Supported devices: IEEE1394/FireWire/DV/i.Link interface for use with DV/HDV camcorders, USB camcorder (DVD/hard disk/memory card) and web cams, VfW or DirectShow-compatible video, TV or graphics card with video input, WDM-compatible TV tuner cards, DirectX 9 and BDA driver compatible DVB-T/S tuner cards, Blu-ray, DVD-R/RW, DVD+R/RW, DVD-RAM or CD-R/RW burner.

Supported import formats:

Video: AVI, DV-AVI, MPEG-1, MPEG-2, MPEG-4, MTS, M2TS, MXV, MJPEG, QuickTime, WMV(HD), MKV


Images: JPEG, BMP, GIF, TIF, TGA, supports scanners and digital cameras.
Supported export formats:

Video: AVI, DV-AVI, MJPEG, MPEG-1, MPEG-2, MPEG-4, QuickTime, WMV(HD)

Audio: WAV, MP3

Images: JPEG, BMP

Supported file extensions (import): .avi, .dat, .evo, .m2v, .m1v, .h264, .mpv, .mpg, .mpeg, .mpg2, .mps, .mp2, .mpe, .m2s, .vdr, .vob, .mod, .vro, .ts, .trp, .tp, .m2t, .mpt, .mmv, .m2ts, .mts, .tod, .mov, .mp4, .dvr-ms, .asf, .pva, .mp4, .mpeg4, .mpeg-4, .m4v, .3gp, .3g2


  • Deep and flexible video editing capabilities, including HD
  • Extensive audio and music editing features
  • Unique features including Travel route animation
  • 3D video and photo editing (Plus version), with 3D transitions and titles
  • 3D import and alignment from 2D material


  • Stuffed with features, but need to search to find and understand
  • Uneven Help for understanding how to use features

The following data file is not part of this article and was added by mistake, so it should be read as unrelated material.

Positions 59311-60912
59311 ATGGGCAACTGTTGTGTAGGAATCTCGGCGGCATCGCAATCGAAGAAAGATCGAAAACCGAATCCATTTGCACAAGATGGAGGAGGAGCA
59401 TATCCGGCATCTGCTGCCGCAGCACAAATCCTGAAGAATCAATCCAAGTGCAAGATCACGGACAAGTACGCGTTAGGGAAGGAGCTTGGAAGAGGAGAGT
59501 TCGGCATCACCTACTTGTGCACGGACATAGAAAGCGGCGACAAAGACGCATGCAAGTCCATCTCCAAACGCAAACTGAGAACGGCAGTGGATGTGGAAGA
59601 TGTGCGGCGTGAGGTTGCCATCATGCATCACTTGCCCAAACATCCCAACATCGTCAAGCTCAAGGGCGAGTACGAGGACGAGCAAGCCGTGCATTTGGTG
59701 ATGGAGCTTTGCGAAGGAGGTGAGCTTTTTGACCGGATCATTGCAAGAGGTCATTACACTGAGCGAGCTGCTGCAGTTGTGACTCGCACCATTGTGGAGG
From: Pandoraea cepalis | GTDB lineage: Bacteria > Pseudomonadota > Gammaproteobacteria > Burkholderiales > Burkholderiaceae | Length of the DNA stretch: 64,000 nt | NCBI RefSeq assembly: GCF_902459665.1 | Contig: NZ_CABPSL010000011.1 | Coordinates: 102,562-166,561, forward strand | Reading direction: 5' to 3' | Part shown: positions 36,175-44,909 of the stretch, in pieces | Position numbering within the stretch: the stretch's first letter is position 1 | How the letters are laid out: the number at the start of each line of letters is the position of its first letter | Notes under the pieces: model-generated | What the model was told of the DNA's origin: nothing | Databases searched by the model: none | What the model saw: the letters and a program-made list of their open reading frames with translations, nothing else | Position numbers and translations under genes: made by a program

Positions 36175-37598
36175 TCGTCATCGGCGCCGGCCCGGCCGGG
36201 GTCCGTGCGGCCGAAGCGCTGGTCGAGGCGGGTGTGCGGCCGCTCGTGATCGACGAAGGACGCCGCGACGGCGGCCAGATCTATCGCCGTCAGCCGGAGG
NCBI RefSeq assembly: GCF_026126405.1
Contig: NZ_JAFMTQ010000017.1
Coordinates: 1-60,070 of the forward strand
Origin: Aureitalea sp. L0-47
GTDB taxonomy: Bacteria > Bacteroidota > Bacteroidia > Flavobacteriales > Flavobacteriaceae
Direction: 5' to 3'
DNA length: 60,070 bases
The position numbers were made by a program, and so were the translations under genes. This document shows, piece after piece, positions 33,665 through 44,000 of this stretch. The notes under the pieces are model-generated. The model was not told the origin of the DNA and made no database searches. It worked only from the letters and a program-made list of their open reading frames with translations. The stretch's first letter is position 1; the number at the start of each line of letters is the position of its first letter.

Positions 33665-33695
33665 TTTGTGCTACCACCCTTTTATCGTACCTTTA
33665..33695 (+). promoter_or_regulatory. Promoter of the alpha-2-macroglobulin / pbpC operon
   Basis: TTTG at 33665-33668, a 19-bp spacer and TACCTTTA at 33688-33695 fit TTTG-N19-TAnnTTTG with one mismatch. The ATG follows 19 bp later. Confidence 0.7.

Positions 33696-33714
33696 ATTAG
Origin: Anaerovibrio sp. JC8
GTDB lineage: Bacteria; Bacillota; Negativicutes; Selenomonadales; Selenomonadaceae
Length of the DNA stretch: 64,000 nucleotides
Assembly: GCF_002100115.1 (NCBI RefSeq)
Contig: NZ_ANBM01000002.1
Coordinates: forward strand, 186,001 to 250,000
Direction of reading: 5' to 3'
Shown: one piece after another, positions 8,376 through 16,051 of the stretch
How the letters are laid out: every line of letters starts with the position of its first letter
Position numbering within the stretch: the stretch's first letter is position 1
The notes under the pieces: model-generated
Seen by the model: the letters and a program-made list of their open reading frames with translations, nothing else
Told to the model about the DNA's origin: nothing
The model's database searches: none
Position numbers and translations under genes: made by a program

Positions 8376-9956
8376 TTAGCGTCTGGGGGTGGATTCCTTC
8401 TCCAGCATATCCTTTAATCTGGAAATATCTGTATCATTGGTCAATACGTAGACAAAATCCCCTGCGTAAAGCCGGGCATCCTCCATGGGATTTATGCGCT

• Plethora of bundled tools, separate and not integrated
  • Playback can stutter with 3D HD material


MAGIX Movie Edit Pro 17 is an impressively powerful video editing tool that’s stuffed with technology at consumer pricing.


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Doug Dixon covers digital media at

The Videomaker Editors are dedicated to bringing you the information you need to produce and share better video.


  1. I use this software and the DVD burn doesn’t work. Over there at Magix I have been unable to get any answer other than another person saying they have the same problem.

    Here is the link to my video identifying the problem.

    Here is the other persons comment on this same problem.

    I bought Movie Edit Pro 17 a couple of weeks ago, and I’ve been going through a lot of pain trying to burn a pretty simple DVD with video files (avi) and photos (jpg). I agree with you; no program shoud be this hard to get it to work properly. And I find it disgusting that you have to pay for customer support, which I refuse to do.

    Item 1: The message about ranges without image or movie: I guessed what you guessed, that it’s the space between fades. I cannot even get rid of them. I go back to the Storyboard and choose “No fade” in order to get rid of the blank space, but the program won’t do it. So, I just click “Ignore”.

    Item 2: Should the existing ……VOB file be used. I guess it’s a file the program creates as it’s about to burn a DVD, and it’s probably the one it had created when it crashed last. I choose “Encode all”, assuming the program is going to encode (I’m guessing that’s “create”) everything from scratch.

    Item 3: The aborted burn. I was trying to use an animated DVD menu. I finally had success burning a DVD when I removed the Sound/Music and Video in the “Design Page” section of the Edit tab of the Burn menu. I guess what this means is “don’t use animated DVD menu tamplates, use only the static DVD menu templates”.

  2. I enjoyed this article. It was nice to see the media taking notice of this powerful yet inexpensive software. I have been using it since version 12, and am currently using 15-plus. Why haven’t I upgraded? Like most people, I haven’t yet jumped on the 3D bandwagon.

    In addition to the official Magix forum, there’s another forum you can try:

    I had tried the official forum previously, but this MEP Users Group at Ning was much more helpful.